The effect of a single bolus will also be examined in a third cohort. The single bolus infusion will consist of the following cell doses: approximately 10 billion, 20 billion, and 30 billion, respectively. Subjects will be allotted to the respective cell dose groups according to the order in which they are enrolled. Three to 5 subjects will be allotted to the lower cell dose group and followed for safety for 4 weeks. After safety is evaluated, the next group (3 to 5 subjects) will be allotted to the next higher cell dose group and followed for safety for 4 weeks. If the intermediate cell dose group is determined to be safe, an additional 3 to 5 subjects will be allotted to the highest cell dose group. All subjects will be followed for safety at biweekly intervals for the first 4 weeks and thereafter at monthly intervals up to 6 months and then at 9 months.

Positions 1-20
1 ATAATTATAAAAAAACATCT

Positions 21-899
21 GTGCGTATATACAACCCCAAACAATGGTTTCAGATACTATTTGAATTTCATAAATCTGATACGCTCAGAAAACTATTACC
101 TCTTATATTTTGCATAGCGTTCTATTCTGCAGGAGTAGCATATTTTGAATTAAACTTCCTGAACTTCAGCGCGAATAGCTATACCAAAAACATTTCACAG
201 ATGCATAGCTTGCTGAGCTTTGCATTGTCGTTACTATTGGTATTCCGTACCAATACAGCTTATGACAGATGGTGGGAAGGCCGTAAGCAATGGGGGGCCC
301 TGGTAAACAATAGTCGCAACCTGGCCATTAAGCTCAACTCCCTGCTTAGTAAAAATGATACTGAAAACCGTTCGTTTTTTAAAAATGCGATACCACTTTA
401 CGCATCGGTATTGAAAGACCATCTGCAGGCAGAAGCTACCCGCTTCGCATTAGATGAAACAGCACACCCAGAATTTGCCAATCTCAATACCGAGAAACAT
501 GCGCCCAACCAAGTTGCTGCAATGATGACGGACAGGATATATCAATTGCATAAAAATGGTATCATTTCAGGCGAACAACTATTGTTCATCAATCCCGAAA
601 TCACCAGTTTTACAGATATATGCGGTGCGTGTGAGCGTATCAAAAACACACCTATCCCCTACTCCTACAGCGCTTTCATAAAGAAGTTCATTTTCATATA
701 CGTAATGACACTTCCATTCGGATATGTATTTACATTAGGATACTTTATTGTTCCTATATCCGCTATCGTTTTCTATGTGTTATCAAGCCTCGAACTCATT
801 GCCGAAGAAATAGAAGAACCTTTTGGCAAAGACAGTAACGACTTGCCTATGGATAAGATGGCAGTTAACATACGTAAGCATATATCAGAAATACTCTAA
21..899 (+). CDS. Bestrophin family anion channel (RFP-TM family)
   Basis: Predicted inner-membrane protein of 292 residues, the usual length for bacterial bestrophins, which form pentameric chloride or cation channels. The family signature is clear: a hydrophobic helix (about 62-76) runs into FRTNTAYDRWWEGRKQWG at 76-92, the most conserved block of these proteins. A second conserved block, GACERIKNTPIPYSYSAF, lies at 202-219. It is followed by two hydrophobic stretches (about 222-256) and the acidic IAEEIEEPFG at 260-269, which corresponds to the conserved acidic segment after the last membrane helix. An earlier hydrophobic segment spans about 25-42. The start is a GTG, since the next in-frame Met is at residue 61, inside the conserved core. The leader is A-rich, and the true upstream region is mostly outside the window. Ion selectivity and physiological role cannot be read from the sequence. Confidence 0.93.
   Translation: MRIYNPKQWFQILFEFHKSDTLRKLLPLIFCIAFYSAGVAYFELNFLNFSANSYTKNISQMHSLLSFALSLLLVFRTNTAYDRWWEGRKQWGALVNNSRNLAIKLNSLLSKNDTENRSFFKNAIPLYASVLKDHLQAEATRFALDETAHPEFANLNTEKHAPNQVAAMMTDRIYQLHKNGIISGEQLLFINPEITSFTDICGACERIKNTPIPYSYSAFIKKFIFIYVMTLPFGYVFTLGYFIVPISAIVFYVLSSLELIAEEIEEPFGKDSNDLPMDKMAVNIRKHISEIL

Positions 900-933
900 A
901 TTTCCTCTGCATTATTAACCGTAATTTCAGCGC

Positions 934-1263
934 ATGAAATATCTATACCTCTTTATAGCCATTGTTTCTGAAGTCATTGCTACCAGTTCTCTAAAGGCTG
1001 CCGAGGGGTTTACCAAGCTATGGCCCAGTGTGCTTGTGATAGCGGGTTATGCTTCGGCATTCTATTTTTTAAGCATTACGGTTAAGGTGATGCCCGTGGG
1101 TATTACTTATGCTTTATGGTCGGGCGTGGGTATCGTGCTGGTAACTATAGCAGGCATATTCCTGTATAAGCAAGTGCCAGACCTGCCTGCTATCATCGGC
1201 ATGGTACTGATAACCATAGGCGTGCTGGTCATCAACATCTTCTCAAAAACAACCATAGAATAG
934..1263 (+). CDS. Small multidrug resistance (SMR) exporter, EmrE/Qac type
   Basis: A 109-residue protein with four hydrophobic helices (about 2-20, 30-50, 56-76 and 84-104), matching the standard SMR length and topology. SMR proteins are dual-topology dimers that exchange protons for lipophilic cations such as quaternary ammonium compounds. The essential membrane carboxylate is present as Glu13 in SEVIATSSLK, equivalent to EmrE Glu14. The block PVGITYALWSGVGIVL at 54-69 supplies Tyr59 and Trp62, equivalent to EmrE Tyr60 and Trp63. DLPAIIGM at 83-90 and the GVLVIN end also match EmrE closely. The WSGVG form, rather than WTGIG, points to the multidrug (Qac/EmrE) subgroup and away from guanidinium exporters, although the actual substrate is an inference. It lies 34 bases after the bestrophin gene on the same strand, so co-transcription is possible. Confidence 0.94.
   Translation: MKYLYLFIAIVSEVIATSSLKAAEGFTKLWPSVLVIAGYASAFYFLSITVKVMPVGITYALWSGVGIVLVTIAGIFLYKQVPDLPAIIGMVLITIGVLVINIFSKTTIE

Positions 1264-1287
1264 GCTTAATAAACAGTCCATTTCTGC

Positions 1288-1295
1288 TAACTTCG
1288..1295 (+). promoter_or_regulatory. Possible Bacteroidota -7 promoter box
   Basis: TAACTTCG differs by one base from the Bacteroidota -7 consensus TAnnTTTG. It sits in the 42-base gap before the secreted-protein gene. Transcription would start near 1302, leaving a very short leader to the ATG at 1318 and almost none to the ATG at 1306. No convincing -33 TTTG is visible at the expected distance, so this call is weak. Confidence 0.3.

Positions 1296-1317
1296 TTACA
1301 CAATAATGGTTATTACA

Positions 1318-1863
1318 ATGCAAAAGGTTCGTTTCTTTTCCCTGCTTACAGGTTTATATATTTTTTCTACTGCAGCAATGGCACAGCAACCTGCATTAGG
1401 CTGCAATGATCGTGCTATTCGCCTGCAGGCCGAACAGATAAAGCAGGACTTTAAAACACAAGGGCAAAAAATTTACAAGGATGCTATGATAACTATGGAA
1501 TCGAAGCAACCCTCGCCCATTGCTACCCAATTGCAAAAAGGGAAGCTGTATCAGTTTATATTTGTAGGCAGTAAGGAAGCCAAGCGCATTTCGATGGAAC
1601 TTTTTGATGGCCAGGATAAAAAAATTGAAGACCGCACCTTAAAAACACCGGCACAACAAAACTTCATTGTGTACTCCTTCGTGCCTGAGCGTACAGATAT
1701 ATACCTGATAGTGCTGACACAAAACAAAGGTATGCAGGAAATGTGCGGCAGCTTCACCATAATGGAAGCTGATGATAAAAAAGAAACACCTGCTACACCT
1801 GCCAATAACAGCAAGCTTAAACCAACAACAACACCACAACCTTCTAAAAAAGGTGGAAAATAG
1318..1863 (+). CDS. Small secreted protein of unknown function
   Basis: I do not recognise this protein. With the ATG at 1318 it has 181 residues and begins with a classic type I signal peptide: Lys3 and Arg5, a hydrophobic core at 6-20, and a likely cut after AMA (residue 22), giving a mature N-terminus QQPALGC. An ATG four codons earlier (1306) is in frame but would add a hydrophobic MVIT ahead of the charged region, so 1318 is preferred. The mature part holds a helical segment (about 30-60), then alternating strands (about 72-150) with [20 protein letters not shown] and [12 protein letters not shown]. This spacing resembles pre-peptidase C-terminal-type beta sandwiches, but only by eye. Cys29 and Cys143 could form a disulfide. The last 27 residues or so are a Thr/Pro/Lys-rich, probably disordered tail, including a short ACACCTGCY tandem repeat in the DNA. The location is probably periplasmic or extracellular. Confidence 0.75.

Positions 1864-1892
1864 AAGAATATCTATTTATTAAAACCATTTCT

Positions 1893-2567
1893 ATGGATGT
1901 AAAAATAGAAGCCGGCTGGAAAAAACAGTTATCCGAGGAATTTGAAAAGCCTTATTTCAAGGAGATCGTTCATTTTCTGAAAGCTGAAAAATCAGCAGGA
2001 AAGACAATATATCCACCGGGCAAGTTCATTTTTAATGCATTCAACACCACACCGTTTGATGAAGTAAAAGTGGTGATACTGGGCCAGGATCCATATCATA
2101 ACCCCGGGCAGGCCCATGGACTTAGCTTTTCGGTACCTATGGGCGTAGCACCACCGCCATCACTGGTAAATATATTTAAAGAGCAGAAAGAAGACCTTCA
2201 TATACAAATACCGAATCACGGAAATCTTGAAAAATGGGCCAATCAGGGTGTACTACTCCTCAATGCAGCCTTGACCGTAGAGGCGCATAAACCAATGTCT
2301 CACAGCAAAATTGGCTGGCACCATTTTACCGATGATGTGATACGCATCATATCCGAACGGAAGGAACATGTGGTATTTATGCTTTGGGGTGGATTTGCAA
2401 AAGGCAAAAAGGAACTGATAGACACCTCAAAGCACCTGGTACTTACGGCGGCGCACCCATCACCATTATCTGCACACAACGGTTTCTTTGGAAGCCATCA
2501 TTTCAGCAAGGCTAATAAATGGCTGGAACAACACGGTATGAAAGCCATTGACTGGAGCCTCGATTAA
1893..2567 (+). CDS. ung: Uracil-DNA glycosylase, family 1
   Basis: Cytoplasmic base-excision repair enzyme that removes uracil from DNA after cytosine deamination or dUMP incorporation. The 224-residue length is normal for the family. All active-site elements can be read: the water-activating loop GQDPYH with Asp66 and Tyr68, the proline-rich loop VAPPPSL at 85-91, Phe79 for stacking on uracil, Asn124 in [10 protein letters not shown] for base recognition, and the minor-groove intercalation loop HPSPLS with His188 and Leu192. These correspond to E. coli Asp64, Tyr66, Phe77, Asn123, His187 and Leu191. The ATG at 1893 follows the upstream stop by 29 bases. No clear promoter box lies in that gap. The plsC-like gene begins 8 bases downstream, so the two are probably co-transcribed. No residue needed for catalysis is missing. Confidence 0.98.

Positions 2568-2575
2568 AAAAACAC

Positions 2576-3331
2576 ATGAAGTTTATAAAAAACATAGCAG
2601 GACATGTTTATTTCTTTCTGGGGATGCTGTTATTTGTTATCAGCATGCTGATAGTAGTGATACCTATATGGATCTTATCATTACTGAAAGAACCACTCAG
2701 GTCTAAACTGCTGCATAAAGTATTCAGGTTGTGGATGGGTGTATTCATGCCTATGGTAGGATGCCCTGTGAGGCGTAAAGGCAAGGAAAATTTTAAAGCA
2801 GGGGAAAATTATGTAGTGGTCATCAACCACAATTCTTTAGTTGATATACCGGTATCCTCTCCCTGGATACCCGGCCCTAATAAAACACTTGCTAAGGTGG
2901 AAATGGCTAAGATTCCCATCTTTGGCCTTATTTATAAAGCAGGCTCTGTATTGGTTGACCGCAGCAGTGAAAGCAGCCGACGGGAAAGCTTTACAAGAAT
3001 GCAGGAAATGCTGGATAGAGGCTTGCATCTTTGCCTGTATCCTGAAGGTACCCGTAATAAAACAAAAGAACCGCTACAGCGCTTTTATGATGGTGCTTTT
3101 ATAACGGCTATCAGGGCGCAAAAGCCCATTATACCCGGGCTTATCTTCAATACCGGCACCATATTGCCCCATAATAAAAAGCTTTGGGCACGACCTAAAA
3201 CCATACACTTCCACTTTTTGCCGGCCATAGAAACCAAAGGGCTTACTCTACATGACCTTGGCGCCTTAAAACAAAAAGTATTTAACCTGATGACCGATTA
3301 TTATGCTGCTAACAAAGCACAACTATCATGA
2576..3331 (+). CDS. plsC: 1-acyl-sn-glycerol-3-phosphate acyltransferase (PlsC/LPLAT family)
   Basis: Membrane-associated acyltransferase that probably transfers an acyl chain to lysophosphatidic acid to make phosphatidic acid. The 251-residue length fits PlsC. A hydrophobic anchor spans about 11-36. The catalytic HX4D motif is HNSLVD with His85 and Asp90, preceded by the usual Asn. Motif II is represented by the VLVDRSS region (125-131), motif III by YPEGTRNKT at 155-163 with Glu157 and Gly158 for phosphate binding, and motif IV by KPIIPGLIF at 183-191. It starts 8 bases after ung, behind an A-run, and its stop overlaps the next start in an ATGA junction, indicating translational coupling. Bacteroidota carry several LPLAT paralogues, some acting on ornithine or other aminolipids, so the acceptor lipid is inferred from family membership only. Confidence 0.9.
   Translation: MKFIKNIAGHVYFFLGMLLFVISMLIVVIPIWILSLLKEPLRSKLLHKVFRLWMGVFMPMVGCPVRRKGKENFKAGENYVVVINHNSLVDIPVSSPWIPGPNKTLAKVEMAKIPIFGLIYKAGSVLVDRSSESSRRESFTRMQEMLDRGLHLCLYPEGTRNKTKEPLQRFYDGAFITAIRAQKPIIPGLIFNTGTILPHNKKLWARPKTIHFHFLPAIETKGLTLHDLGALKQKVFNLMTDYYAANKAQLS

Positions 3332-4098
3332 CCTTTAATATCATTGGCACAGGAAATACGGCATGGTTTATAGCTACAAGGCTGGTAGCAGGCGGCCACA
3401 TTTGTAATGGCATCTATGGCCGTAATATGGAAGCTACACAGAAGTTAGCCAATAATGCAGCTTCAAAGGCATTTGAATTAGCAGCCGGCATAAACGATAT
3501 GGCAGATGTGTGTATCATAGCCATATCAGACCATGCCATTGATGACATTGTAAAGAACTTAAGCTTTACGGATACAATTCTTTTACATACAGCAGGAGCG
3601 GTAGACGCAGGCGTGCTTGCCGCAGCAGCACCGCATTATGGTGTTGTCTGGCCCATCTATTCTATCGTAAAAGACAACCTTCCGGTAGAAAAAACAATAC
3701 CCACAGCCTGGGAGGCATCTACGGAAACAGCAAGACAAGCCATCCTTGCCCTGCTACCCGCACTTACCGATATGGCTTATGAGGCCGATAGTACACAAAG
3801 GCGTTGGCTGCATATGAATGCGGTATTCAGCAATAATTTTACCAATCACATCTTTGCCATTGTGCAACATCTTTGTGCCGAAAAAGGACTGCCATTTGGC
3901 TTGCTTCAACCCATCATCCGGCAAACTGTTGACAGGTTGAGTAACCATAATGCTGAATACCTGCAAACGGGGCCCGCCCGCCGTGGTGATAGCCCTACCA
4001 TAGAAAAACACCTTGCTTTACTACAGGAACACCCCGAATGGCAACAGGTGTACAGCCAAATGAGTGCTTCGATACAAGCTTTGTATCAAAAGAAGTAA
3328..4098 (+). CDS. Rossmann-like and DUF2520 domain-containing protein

The study has concluded it's 9-month active phase. Subjects are currently in a 15-year Long Term Follow-up Phase of the study.

In keeping with the recently released Guidance on Monitoring For Delayed Adverse Events, that states that for the first 5 years all subjects should undergo monitoring of vector sequences every 6 months, subjects will visit the clinic at a maximum of 6 months intervals for a blood test evaluating persistence of vector sequences.

Therefore for the first 5 years, subjects will have 6 months visits for safety assessment. For years 6 to 15, subjects will be contacted by phone or mail. At these contacts, subjects will be asked about their health status.